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Saturday, July 25, 2015

New Horizons Pluto Flyby

In account of New Horizons' recent flyby of Pluto, here are some of the many pictures taken by the spacecraft during its approach and its flyby of Pluto. 

(Above right): A view of Charon taken by New horizons. (Below left): A high-definition shot of Pluto. (Above left): A close up shot of the night side of Pluto taken before New Horizons went around the planet. (Below right): A picture of Pluto and Charon taken by the probe a few months before its flyby.


Wednesday, June 24, 2015

E-2 Hawkeye Replica built from Lego Technic

After I dismantled by model of a Harrier, I began looking for other planes to replicate using Lego Technic. I decided on the E-2 Hawkeye, which is a very distinctive plane because of the radar dish on its fuselage. After about 2 weeks of designing, testing and building, I finally finished the model, and the end result is described below.
The model looks a lot like a Hawkeye, although I couldn't quite capture some of the finer contours. I made the dish by stacking certain straight elements one on top of the other, and the result looked satisfyingly circular. I tried to include as many motorized features as possible, and the model incorporates a motorized landing gear and spinning propellers. I tried to motorize the dish as well, but it was too heavy for the motor to spin. Unfortunately, I had only 6 rotor blades, so each propeller has only 3 blades instead of 4, as there are on the real thing.
The most difficult part in the construction process was getting the landing gear under the propellers to line up with the main landing gear under the nose. Also, the spacing was a real pain. However, after about a hundred changes, it all fit together perfectly. The disk is a bit wobbly, but it spins fine. The propellers spin really fast, and, when they are spinning, it almost fells as if it is going to take off!
Overall, while there are many things which could be improved in this model, I am quite proud of it. Various pictures showing the model from all angles are below.
A front view of the model. I added the green light under the nose just for fun. 
A side view of the model showing the lowered undercarriage.
A back view of the plane showing its four tails and rudders.
A top view of the model clearly showing the full expanse of the radar dish.
A view of the plane from the bottom showing the underside of the wings, which are filled with rods as in the Harrier design. 
A closer view at the bottom of the plane showing the axels operating the various mechanisms inside the propeller housing.
A slightly blurred shot showing the gear system operating the landing gear in the front and under each propeller.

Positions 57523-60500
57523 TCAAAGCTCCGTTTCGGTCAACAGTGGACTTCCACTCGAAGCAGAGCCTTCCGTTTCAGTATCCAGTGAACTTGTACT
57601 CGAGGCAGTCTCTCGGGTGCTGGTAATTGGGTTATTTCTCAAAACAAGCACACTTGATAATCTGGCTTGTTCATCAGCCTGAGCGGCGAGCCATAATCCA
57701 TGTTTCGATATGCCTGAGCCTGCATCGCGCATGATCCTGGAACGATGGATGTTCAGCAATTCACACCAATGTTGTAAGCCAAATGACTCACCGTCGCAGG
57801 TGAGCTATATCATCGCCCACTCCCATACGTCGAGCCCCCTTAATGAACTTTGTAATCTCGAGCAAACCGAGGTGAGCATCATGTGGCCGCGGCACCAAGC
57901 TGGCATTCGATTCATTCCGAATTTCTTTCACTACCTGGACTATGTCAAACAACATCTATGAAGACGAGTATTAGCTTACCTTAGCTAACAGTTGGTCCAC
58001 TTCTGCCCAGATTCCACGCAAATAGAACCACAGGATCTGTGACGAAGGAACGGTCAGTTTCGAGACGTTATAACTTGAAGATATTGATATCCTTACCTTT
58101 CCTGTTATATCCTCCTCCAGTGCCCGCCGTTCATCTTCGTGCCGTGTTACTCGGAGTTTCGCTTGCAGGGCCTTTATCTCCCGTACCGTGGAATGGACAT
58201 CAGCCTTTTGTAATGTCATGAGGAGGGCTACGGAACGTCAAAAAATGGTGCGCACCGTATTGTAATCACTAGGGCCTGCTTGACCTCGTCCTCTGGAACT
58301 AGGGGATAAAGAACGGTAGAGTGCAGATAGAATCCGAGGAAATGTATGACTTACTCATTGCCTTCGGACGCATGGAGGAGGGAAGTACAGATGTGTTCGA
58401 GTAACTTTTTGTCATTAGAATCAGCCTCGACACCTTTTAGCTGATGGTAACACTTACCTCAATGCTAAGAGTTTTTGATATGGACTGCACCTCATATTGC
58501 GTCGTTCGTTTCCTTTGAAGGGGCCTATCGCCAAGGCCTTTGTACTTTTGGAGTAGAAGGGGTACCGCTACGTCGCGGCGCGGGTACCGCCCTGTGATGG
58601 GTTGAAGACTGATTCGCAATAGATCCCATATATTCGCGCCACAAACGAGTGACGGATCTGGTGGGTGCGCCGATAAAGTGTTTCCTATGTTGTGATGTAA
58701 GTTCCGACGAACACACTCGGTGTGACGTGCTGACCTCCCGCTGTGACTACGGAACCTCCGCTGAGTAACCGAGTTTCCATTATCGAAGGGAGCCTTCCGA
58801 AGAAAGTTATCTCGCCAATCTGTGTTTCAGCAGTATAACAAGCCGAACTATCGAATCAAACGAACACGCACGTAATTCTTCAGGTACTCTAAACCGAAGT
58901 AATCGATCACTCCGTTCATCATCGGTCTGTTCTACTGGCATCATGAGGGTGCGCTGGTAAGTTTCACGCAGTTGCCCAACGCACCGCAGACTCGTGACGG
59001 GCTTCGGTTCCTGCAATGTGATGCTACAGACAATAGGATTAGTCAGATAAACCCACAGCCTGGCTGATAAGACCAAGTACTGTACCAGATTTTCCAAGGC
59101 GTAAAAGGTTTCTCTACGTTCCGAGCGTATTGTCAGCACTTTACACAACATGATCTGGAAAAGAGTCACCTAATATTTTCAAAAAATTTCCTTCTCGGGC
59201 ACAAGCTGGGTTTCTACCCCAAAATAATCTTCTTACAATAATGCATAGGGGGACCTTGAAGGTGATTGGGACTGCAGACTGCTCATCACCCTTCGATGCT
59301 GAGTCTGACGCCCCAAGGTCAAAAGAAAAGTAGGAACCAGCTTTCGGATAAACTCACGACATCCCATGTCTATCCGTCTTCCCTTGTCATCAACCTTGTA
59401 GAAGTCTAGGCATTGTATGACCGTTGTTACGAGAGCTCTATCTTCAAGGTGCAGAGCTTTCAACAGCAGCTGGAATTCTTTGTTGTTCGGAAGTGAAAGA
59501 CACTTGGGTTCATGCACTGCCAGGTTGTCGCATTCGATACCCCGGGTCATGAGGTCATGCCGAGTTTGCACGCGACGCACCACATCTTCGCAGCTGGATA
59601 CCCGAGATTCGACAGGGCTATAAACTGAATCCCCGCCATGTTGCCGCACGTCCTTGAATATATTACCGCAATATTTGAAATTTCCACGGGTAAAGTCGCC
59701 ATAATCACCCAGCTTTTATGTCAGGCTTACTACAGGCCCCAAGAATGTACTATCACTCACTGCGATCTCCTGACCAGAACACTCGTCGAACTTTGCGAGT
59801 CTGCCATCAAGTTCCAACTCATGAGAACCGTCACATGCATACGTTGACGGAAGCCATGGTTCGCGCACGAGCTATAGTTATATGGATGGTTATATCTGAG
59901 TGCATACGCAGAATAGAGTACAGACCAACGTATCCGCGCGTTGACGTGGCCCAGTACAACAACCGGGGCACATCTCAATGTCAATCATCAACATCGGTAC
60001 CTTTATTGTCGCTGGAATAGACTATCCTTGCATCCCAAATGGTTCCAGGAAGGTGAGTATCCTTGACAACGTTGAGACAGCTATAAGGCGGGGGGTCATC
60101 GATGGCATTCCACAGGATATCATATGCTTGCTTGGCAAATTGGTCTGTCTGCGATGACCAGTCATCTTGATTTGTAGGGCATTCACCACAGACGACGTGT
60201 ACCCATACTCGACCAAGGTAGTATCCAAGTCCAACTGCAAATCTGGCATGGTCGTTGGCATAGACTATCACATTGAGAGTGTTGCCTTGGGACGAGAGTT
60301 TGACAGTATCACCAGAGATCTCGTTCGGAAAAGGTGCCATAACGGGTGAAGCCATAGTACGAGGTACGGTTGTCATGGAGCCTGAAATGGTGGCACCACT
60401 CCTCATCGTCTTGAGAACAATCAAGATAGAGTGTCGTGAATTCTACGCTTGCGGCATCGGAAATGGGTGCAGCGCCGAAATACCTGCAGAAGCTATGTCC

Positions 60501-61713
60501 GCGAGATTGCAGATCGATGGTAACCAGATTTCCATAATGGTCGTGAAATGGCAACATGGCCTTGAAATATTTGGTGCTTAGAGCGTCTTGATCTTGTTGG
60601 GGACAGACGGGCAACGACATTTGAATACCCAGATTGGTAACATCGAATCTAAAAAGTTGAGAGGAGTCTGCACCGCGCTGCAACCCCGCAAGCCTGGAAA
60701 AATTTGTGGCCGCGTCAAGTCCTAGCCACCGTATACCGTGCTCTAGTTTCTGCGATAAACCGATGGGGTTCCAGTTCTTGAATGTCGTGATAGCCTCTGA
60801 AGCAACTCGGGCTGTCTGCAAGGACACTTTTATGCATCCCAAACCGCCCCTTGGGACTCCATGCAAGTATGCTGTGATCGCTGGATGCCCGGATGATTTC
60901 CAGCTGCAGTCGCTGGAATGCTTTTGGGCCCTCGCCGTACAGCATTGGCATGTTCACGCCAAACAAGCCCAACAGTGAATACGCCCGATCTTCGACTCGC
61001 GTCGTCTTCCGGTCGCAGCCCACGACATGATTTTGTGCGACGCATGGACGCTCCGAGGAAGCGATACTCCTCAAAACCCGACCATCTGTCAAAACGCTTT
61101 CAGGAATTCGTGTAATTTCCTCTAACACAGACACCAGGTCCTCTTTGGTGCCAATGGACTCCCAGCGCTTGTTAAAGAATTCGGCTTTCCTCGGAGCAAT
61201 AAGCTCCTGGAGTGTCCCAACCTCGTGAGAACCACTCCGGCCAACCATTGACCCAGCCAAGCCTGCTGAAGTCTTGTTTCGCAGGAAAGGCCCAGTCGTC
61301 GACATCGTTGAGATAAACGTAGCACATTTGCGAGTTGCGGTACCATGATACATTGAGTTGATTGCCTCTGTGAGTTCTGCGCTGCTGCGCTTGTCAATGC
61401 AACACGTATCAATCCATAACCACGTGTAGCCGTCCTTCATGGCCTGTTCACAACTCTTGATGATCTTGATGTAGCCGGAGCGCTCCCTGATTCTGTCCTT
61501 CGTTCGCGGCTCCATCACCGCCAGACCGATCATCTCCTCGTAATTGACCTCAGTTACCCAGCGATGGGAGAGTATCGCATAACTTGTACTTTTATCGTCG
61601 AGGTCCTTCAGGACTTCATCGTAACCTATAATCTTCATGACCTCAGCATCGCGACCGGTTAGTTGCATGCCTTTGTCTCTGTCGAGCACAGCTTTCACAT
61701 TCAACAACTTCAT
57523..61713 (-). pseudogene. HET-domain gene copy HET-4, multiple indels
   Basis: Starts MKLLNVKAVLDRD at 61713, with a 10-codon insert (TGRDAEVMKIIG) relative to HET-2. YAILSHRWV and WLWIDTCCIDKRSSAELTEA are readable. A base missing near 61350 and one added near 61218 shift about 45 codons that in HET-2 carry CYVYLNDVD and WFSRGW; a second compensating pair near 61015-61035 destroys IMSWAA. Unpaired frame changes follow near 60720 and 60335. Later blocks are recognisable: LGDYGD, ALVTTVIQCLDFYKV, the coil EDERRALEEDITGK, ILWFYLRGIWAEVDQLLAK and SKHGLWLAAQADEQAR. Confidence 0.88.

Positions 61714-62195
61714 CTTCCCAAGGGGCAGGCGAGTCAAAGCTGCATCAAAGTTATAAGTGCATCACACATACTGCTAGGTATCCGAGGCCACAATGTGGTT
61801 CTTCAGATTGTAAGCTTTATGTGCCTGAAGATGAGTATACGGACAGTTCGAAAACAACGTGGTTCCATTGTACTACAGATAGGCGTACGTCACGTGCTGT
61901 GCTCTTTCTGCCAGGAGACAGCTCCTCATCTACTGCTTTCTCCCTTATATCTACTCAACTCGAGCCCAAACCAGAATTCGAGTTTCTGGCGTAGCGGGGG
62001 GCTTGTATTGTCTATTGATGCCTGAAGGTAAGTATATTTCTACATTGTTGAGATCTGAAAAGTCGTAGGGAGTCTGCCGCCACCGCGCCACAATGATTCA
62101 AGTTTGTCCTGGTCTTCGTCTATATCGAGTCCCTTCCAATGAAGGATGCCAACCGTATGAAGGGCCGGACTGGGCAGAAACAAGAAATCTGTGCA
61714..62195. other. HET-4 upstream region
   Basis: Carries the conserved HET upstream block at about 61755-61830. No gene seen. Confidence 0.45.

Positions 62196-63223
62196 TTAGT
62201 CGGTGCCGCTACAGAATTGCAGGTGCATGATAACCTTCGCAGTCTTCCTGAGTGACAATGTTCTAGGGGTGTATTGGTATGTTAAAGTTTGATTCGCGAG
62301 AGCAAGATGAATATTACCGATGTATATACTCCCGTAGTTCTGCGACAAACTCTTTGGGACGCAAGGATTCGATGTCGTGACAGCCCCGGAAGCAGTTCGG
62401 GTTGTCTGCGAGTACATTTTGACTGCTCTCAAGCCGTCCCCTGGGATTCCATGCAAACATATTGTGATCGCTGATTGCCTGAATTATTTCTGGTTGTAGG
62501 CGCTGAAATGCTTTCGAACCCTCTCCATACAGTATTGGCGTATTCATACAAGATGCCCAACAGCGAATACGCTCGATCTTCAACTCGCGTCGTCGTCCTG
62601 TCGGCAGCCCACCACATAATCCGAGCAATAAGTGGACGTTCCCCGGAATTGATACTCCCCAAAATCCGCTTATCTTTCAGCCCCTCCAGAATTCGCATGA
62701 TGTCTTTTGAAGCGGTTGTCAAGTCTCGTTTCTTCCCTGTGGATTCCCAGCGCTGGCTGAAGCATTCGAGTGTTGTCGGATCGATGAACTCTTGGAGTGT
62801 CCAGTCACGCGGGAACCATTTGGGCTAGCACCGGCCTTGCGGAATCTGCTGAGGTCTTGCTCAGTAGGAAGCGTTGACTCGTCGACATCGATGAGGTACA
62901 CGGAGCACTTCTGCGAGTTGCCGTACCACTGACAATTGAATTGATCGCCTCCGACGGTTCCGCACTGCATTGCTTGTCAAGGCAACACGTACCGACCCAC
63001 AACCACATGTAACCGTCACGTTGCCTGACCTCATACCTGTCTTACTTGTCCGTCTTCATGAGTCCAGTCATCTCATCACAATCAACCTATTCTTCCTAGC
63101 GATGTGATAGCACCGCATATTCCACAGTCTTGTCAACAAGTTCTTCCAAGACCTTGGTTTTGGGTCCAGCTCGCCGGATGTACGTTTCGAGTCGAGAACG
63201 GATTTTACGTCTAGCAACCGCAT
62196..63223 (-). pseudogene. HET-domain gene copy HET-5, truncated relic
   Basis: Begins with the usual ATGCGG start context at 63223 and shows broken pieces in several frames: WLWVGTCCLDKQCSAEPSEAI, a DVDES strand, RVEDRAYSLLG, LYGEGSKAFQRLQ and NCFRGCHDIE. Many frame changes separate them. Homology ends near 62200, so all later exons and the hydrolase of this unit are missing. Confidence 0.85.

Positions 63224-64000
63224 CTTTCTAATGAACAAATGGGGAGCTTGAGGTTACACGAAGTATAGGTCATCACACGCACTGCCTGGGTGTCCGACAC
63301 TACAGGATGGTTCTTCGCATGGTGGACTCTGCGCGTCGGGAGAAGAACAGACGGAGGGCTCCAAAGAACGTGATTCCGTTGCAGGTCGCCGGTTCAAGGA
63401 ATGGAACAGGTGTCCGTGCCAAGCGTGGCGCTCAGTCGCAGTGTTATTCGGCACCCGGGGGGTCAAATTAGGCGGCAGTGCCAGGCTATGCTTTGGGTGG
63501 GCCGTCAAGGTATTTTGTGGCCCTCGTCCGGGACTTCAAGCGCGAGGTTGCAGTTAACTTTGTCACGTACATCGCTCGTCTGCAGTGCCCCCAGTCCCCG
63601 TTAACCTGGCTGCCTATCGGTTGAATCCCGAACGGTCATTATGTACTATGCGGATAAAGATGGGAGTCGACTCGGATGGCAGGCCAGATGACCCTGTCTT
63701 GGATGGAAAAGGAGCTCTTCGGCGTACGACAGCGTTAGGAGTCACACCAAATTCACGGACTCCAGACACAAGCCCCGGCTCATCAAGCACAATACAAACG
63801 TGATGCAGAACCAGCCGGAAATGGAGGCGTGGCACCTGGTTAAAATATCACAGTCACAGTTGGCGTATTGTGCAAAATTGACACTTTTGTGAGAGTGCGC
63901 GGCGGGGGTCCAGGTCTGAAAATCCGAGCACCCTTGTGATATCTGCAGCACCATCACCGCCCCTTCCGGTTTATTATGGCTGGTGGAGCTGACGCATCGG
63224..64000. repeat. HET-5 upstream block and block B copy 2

A slightly better shot of the same mechanism as described above. 
A close-up shot of the gear system that connects the motor to the undercarriage under each propeller.
A close-up shot of one of the propeller housings with lowered landing gear. Another such unit is present under the other wing. The wing is anchored securely to each unit.

Thursday, June 11, 2015

Iconic Planes: Boeing 314 Clipper

Boeing 314 Clipper-cropped.jpg
One of the older Iconic planes, the Clipper was one of the first planes and one of the largest seaplanes ever built which allowed for modern day trans-Atlantic and trans-Pacific flights. During its time, it was one of the largest planes ever built, and only 12 were ever made. However, it is a very recognizable plane and has entered history in a way few have done so. (Right): A Clipper flying over the sea.
The Clipper was the result of a contract signed by Pan Am and Boeing in 1936. Pan Am had organized a competition challenging aircraft companies to build a plane which could traverse the Pacific and Atlantic oceans and which was also the safest in the world. This was won by Boeing, and Pan Am ordered 6 Clippers at first. Following a upgrade in engine power and the capacity to carry 77 passengers (a large number in those days) and regular air mail across continents, Pan Am ordered 6 more. Each Clipper had a rigid fuselage with several sponsons (a sponson is a side area which helps an object become more stable) which allowed greater stability when floating on water and also helped load and unload luggage. To go across the ocean, each Clipper carrier around 16000 litres of fuel. (Above): A cruise ship with side sponsons (the bulging area).
The Clippers were slow compared to modern airliners; they flew at around 250-300 kilometres per hour. Thus, the journey across the Pacific took almost a week. The Clipper stopped at islands across the Pacific and Atlantic overnight during this period. The Clipper also allowed flights to locations in Europe and the Far East from North America. 
The Clipper, contrary to today's airliners, was a plane for the super-rich - one way tickets cost 675$, a huge amount even today and a massive amount over a century ago. Each plane had a lounge and dining room and all the seats could be converted into beds for overnight flights. In fact, the Clipper was more like a cruise liner with reference to luxury than a plane. That level of luxury has not been matched on a commercial plane till today. (Below): A picture and diagram of the interior of a Clipper.
The pilots and crew of the Clipper were extremely well trained, and were expected to be able to cope with whatever situation arose. Only the best of the best were allowed to fly the Clippers, and most of the crew had to have thousands of hours of flight time aboard seaplanes.
During World War II, the Clippers were put into military service, and the last Clipper was retired in 1946. They were later bought by several small time airlines and were all eventually sold for scrap.